Automobility and 'My Family' stickers
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In this paper we explore the phenomena of 'My Family' stickers; the growing trend of stick-figure decals affixed to the rear window of motor vehicles. We suggest that the 'My Family' equipped vehicle generates excessive meanings about family, about road culture, about success and about forms of Australian belonging. It is argued that to represent 'My Family' on a motor vehicle is to stake a claim for belonging in a context where that belonging is challenged. Scaffolded by the semiotics of the motor vehicle we highlight how 'My Family' stickers demark a desire to belong: to a specific family unit, to a vision of feminine success, to white middle Australia - yet at the same time highlight the lack. Ultimately, we speculate that the placement of these decals on a vehicle shows a wanting to belong but also exposes anxieties about that belonging.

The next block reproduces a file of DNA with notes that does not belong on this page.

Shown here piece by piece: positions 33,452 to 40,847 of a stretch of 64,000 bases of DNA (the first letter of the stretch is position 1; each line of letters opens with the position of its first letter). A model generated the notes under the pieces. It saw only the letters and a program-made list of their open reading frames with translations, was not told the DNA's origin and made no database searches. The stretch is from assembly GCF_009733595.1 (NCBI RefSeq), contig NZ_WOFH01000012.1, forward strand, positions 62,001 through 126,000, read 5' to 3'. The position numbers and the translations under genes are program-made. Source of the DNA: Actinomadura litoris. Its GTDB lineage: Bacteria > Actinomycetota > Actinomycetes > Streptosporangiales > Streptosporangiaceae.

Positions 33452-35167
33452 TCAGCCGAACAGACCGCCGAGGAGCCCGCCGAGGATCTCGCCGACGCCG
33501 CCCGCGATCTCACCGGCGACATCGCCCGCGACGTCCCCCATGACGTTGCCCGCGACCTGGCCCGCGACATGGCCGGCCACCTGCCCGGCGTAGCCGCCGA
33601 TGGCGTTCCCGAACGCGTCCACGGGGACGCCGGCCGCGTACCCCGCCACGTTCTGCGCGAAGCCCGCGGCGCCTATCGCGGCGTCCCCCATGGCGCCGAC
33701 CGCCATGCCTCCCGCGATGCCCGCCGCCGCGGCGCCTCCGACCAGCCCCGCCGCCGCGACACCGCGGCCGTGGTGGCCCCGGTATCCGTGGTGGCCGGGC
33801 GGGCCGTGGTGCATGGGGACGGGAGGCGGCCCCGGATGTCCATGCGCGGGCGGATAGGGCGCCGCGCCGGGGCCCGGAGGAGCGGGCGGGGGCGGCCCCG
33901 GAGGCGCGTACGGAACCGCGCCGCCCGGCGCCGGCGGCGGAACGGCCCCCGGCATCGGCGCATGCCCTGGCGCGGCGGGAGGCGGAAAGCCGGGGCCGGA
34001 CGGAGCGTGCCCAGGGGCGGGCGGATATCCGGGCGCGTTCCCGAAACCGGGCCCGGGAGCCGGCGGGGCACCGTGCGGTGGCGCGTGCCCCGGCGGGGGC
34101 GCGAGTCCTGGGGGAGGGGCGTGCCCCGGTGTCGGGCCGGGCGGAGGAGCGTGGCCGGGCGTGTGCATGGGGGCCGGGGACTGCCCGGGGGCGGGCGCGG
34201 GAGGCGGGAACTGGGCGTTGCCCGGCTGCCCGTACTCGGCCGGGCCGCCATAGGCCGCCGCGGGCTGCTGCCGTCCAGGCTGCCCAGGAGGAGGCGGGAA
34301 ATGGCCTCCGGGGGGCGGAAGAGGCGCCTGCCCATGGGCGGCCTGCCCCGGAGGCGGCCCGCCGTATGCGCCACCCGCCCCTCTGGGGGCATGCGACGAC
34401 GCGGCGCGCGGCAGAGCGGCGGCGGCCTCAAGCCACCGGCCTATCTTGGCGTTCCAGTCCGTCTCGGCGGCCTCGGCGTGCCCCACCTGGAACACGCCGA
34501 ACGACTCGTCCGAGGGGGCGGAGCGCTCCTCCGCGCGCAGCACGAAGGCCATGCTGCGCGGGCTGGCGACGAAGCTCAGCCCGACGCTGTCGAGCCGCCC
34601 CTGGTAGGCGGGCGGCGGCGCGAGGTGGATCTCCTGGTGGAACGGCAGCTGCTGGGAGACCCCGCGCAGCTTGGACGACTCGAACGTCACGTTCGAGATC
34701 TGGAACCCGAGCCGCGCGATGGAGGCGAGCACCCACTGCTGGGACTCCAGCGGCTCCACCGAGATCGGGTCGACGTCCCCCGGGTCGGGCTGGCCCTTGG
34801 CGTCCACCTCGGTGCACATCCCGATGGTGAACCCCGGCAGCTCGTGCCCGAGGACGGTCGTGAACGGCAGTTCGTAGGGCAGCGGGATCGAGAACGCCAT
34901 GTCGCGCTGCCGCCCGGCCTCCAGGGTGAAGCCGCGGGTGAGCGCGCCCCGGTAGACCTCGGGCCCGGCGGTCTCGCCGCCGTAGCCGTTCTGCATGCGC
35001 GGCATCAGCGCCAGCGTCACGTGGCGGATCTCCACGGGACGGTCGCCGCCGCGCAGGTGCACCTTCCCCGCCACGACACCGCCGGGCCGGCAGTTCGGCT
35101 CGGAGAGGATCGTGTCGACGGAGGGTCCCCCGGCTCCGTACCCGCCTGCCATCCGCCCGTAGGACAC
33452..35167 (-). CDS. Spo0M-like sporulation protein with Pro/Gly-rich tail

© 2014 Taylor & Francis (Routledge). This is an Accepted Manuscript of an article published by Taylor & Francis in Continuum on 29 Oct 2014, available online: http://www.tandfonline.com/doi/full/10.1080/10304312.2014.968524
Law and Society
Cultural Studies not elsewhere classified